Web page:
Toop is particularly insightful to note there’s something feminine about Alice Coltrane’s music and aesthetic that went against the grain of the deeply male jazz world of the 1970s. Maybe that’s one reason why it’s taken her music so long to gain acceptance. Not that jazz critics and musicians at the time were necessarily sexist, but maybe they couldn’t hear what was remarkable about her music because it implicitly challenged entrenched notions of jazz, how it should be structured, the mix of careful composition and naked spirituality, the dominant role of strings and other “feminine” instruments like the harp, etc. While jazz folks hemmed and hawed, it was critics like Toop and rock bands like Radiohead who first championed her music.

Interestingly, the closest modern parallel to Alice Coltrane’s work isn’t found in jazz — but in the recent music of singer-songwriter and fellow harpist Joanna Newsom. Her latest album Ys unfurls five songs over fifty minutes, complex and winding poetic narratives that are scored for voice, harp, bass, and an orchestra scored by Van Dyke Parks. Newsom shares Coltrane’s spirit – her towering ambition, cosmic lyricism, and virtuoso ability to realize unwieldy visions. And there’s something about the way she structures her songs that you don’t find in the work of her male contemporaries. But where Lord of Lords was either laughed at or ignored, Ys has (rightfully) been topping Best of the Year lists. Which either says we’ve come a long way, baby – or that 00s rock listeners are more open-minded than your average 70s jazz fan.

But ultimately great music is great music, period. So let’s end this tribute-cum-manifesto with the spotlight where it belongs – on Alice Coltrane’s music.

Coltrane described Lord of Lords as being “like a meditation,” and that transcendent energy ripples throughout the tunes. Her version of an excerpt from Stravinsky’s “Firebird” is almost hallucinatory, an untethered and incandescent mix of jazz organ, percussion, harp, and hypnotic strings. The tender reading of the traditional African-American spiritual “Going Home” is particularly poignant in the context of her recent death. It’s an example of how her music remained rooted in core emotions even as it evoked a higher consciousness.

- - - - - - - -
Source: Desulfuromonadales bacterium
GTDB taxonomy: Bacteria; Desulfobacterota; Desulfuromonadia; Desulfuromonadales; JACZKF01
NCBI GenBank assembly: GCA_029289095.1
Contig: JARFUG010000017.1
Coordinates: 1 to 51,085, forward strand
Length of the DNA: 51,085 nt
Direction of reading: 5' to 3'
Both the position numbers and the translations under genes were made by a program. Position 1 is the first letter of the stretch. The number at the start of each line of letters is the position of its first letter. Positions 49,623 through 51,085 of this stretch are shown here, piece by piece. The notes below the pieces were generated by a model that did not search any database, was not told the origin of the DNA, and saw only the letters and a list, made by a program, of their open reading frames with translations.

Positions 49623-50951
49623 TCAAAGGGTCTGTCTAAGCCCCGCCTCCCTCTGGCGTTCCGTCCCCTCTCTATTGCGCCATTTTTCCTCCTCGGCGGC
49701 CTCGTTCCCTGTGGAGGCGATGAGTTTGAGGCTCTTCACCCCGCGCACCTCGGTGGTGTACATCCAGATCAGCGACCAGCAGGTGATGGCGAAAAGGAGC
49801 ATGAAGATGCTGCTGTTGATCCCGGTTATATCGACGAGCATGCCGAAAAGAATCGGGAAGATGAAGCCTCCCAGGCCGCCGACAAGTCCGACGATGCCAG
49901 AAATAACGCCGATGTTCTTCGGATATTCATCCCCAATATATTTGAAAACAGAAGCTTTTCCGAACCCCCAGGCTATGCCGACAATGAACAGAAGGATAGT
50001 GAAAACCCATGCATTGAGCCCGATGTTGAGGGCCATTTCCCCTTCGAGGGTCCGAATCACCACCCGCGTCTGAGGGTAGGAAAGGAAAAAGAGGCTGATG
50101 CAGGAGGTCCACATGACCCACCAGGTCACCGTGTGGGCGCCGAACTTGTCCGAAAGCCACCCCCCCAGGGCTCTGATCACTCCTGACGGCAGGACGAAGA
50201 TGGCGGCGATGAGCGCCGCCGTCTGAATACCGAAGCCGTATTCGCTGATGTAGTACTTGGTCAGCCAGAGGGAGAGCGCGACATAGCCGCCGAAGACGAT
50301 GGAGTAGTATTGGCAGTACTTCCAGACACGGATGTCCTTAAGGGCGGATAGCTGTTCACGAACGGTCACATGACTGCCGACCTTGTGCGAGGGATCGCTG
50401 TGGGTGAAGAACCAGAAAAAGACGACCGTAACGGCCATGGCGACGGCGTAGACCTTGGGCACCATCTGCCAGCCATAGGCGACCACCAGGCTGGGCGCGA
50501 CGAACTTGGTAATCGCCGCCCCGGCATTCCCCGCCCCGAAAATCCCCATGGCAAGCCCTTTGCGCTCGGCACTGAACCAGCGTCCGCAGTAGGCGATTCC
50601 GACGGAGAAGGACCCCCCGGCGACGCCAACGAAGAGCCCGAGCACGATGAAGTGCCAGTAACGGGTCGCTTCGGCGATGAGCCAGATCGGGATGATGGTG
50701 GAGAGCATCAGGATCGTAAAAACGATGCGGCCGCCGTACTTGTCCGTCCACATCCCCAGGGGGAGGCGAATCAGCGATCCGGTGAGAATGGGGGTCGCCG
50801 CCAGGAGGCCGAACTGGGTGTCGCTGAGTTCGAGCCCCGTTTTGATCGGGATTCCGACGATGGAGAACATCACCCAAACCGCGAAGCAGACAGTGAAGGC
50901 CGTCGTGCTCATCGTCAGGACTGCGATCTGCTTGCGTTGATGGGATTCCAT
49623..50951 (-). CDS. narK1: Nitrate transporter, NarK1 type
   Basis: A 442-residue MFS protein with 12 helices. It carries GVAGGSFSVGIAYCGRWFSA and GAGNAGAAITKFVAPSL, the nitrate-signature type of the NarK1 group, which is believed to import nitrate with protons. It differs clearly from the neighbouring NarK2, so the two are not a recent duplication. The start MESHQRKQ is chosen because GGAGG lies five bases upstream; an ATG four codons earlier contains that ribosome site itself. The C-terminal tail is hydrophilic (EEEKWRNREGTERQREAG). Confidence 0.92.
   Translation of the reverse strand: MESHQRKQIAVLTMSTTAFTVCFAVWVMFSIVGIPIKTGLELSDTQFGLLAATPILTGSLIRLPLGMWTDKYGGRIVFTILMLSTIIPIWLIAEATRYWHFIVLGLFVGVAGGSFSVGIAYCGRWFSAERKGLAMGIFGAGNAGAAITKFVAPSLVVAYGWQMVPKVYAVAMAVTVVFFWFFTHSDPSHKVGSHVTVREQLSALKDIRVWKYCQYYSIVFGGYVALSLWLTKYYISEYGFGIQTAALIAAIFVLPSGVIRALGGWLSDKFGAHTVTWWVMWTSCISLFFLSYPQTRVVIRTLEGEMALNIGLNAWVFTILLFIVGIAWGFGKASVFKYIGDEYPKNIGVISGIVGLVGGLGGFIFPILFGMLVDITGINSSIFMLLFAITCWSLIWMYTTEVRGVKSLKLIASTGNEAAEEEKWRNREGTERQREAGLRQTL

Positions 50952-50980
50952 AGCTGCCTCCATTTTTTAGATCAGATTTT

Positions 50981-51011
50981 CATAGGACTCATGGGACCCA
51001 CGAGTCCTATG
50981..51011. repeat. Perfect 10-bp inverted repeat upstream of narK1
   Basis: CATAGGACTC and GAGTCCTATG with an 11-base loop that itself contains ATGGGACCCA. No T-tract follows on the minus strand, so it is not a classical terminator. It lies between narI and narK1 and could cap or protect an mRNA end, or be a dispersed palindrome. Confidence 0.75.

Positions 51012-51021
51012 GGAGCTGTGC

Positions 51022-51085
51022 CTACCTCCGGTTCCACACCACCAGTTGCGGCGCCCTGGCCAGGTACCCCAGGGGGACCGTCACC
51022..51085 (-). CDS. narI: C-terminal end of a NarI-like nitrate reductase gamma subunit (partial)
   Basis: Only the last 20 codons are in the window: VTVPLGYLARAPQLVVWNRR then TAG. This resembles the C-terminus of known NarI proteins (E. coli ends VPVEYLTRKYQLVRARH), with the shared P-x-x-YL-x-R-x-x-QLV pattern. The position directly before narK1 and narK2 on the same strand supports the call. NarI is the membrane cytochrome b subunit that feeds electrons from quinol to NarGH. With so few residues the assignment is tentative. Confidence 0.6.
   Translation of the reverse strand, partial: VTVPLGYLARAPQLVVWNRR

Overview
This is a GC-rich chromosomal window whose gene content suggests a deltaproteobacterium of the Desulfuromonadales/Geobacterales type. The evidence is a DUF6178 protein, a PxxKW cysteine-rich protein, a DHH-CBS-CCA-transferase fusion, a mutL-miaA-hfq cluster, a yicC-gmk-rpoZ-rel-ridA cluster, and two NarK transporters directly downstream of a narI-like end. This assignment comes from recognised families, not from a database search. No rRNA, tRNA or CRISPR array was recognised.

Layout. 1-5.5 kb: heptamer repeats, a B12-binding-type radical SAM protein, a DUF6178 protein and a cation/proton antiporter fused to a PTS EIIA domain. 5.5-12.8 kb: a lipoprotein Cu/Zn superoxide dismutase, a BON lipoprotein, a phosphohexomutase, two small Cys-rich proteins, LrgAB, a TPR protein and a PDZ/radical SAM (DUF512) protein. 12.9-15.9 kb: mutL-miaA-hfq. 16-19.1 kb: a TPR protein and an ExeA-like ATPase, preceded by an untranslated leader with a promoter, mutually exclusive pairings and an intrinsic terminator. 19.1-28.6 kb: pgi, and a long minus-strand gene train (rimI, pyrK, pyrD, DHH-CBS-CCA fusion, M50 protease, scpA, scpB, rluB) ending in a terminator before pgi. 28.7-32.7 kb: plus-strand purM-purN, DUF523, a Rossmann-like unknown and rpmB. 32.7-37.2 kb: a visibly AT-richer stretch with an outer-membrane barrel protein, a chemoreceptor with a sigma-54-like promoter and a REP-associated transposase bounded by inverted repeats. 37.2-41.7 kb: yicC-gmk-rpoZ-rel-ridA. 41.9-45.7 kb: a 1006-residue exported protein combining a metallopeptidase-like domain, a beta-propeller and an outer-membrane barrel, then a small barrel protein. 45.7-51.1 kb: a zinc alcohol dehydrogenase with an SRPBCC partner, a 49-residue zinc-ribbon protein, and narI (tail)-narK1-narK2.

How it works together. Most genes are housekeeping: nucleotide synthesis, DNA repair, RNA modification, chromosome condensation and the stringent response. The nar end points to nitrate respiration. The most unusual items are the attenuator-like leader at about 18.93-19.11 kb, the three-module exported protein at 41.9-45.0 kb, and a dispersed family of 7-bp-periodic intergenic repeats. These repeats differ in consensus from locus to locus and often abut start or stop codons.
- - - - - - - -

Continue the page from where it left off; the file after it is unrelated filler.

Then there’s Coltrane’s solo piano version of “One for the Father,” a song played live and dedicated to her husband, whose legacy she faithfully guarded and nourished in the years after his death. For all our talk of her ability to reach cosmic spaces by combining far-flung modes and instruments, let’s not forget that Alice Coltrane was also a great pianist. This tune from Transfiguration is dramatic and emotionally direct. An overwhelming performance. Although written for another, its mix of gospel, Messaien, and cascading jazz dynamics could not have been conjured by anyone else. It’s a fitting epitaph.

& & & & & & & & &

Elsewhere:

–Daniel King of the SF Chronicle sat down with Coltrane back in November, and wrote this fine article.
–King also filed his interview with her as a podcast, including comments from Ornette Coleman and McCoy Tyner.
–The NY Times finally got around to posting Ben Ratliff’s authoritative obit.
–Durutti has a wonderfully comprehensive and sensitive post, with Alice music, new and old.
–Rod at Wordandmusic links to some AC YouTube action, and hosts a classic mp3.
–Carl Wilson has a very complete list of relevant blog posts and other Internet notices.
UPDATED:
–Song with Orange has a well-wrought obit up, plus some new (to us) links, including a recent Wire interview and an NPR exchange with Tavis Smiley.

Durutti’s piece makes note of the Coltrane family’s wishes regarding donations:

In lieu of flowers, the Coltrane family asks that you please send donations to the following charities:
–The John Coltrane Foundation – 21777 Ventura Blvd., Suite 253; Woodland Hills, CA 91367.
St Jude Children’s Research Hospital.
MusiCare Foundation – 156 W. 56th St. Suite 1701; New York, NY 10019.
Habitat for Humanity.

The press release also notes that a public memorial service will be announced at a later date. Our heartfelt sympathies go out to Coltrane’s extended family.

FURTHER (17 Jan):
Memorial service details, via press release:

Elevation Service for Alice Coltrane (Turiyasangitananda)
Saturday, January 27th, 2007 at 1pm (PST)
Location: Sai Anantam Ashram Center
Address: 3528 North Triunfo Canyon Rd., Agoura, California 91301
Phone: 818-865-0409
For directions: http://saiquest.com/html/contact.html

Also, the Big O blog out of Singapore has made a February 2006 AC concert available for download.

Discussion37 Comments Category Alice Coltrane, tributes

37 Responses to Transcribing the Infinite:
ALICE COLTRANE (1937-2007)